Romania’s ruling coalition agrees on several changes to the tax code, including hiked taxes for gambling gains
The three parties that make up Romania’s ruling coalition – Social Democrats (PSD), Liberals (PNL) and Hungarians (UDMR) – have agreed on several changes to the tax code that will be implemented starting January 1, 2023. However, there’s no consensus yet on the so-called “solidarity tax” on companies with a turnover of over EUR 100 million.
Among the changes agreed upon by all the three ruling parties are a 40% tax rate on the gains from gambling, higher taxation for liberal professions and individual businesses (PFA), and a lower threshold for SMEs that benefit from the revenue taxation rather than profit taxation, according to sources within the ruling coalition quoted by Europa Libera.
The excise on cigarettes will also increase starting July 1, 2022.
Starting January 2023, the tax rate on gains from gambling or lottery will increase to 40%. Currently, the tax rate on these gains is 1% up to RON 66,750 (EUR 13,500), 16% up to RON 445,000 (EUR 89,900), and 25% above this threshold. The proposal to increase this tax came from the Liberals, who argued that many Romanian households are negatively impacted by gambling activities.
The coalition parties also agreed to lower the turnover threshold for microenterprises from EUR 1 million to EUR 500,000. This means that only the companies with turnover under EUR 500,000 will continue to pay tax on revenues (1% for those that also have employees and 3% for those with no employees). The companies with a turnover above this threshold pay tax on profit (16% rate). The coalition also discusses limiting the activities for which the micro-enterprise status applies and removing management or brokerage from the list of CAEN codes that microenterprises can have.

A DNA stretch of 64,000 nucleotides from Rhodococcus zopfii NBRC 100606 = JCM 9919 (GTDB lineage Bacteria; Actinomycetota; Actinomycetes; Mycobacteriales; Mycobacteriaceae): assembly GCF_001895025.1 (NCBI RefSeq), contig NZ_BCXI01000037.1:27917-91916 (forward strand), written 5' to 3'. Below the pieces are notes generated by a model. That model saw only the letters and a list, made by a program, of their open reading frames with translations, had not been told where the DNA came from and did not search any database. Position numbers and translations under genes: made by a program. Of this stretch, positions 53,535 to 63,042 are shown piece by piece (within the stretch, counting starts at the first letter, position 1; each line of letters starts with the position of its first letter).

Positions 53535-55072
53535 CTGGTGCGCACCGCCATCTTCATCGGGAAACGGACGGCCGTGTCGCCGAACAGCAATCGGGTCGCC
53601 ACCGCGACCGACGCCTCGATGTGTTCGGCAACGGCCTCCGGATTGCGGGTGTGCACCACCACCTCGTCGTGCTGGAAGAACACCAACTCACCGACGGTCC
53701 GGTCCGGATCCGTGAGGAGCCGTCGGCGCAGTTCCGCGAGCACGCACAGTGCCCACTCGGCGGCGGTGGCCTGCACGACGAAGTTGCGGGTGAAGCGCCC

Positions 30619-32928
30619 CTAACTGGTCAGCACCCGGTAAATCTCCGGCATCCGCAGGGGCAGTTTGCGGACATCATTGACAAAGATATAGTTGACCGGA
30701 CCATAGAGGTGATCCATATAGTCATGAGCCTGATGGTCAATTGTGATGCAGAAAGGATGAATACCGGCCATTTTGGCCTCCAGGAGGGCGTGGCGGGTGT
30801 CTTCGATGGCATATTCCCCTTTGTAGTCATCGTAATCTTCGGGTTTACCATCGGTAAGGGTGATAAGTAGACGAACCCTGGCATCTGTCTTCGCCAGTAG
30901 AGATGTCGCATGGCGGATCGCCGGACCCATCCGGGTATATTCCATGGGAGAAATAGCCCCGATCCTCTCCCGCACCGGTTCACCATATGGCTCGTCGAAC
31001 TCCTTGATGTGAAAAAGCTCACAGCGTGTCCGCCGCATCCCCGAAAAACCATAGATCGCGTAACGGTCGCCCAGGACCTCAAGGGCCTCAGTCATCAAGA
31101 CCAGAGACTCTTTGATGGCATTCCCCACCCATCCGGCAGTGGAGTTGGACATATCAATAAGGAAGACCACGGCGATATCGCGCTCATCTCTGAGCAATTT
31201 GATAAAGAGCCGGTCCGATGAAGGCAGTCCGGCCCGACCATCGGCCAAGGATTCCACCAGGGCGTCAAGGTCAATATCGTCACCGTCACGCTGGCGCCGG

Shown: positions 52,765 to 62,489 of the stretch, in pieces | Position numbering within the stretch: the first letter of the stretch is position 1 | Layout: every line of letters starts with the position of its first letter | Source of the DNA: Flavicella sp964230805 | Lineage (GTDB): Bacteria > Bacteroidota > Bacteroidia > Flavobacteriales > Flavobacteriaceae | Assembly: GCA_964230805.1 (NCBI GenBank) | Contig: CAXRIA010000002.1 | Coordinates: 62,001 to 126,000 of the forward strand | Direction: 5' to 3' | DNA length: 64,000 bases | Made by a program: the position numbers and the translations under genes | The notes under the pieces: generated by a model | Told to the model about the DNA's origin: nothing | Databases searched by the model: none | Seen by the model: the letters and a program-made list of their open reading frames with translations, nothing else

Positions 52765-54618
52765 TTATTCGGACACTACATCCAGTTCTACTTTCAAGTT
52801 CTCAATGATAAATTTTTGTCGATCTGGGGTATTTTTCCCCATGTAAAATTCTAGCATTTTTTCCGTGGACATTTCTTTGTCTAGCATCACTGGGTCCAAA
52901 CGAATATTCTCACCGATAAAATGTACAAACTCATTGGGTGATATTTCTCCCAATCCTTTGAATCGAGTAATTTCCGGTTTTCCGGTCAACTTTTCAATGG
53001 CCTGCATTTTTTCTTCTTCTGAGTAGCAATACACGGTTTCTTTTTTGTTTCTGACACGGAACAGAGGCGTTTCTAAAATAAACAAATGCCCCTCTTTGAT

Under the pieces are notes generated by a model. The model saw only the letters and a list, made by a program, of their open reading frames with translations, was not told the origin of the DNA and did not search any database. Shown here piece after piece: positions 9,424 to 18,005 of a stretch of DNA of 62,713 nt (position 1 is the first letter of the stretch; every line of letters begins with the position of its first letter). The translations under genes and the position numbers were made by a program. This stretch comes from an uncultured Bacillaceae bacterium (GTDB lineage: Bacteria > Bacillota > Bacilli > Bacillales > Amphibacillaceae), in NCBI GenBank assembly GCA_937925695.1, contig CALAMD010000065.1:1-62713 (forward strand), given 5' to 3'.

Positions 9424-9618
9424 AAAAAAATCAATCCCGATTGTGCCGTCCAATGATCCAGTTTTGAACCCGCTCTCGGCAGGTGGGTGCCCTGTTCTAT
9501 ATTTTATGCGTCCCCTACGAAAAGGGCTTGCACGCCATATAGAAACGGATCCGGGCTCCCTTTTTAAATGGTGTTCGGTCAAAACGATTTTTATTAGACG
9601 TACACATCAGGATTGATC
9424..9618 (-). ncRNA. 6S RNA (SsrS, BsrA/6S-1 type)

Other changes target the way individual businesses (PFA) and liberal professions are taxed, the goal being to increase the taxes collected from these categories of revenues by applying different taxation thresholds.
However, the ruling parties still haven’t reached a consensus on the “solidarity tax” that would apply to the turnover of big companies. The measure is promoted by the Social Democrats but opposed by the Liberals. Other topics that remain in limbo are the taxation of the so-called special pensions, namely pensions not linked to contributions, which apply to specific professions such as military, law enforcement, magistrates and former lawmakers, and the extra taxation of high salaries in the public sector.
The Social Democratic Party (PSD) also presented some of its proposals for the tax reform, on June 16. The proposals target differentiated taxation of individual incomes based on their level (progressive taxation). According to PSD, salaries under RON 4,500 should benefit from progressive deductions and the income tax for the minimum wage should be 0%.
At the same time, PSD proposes an extra tax of 40% for salaries in the public sector that are higher than the president’s salary. Special pensions should also be taxed extra, according to PSD (with a 40% tax rate for amounts of over RON 9,000 per month and 90% for those above RON 18,000 per month).
As for the “solidarity tax”, the Social Democrats propose that companies with a yearly turnover of over EUR 100 mln should pay a contribution of 0.5% of their sales to support the public healthcare and education system. This contribution would be temporary for a period of two years, according to Digi24.ro.
(Photo source: Inquam Photos / Octav Ganea)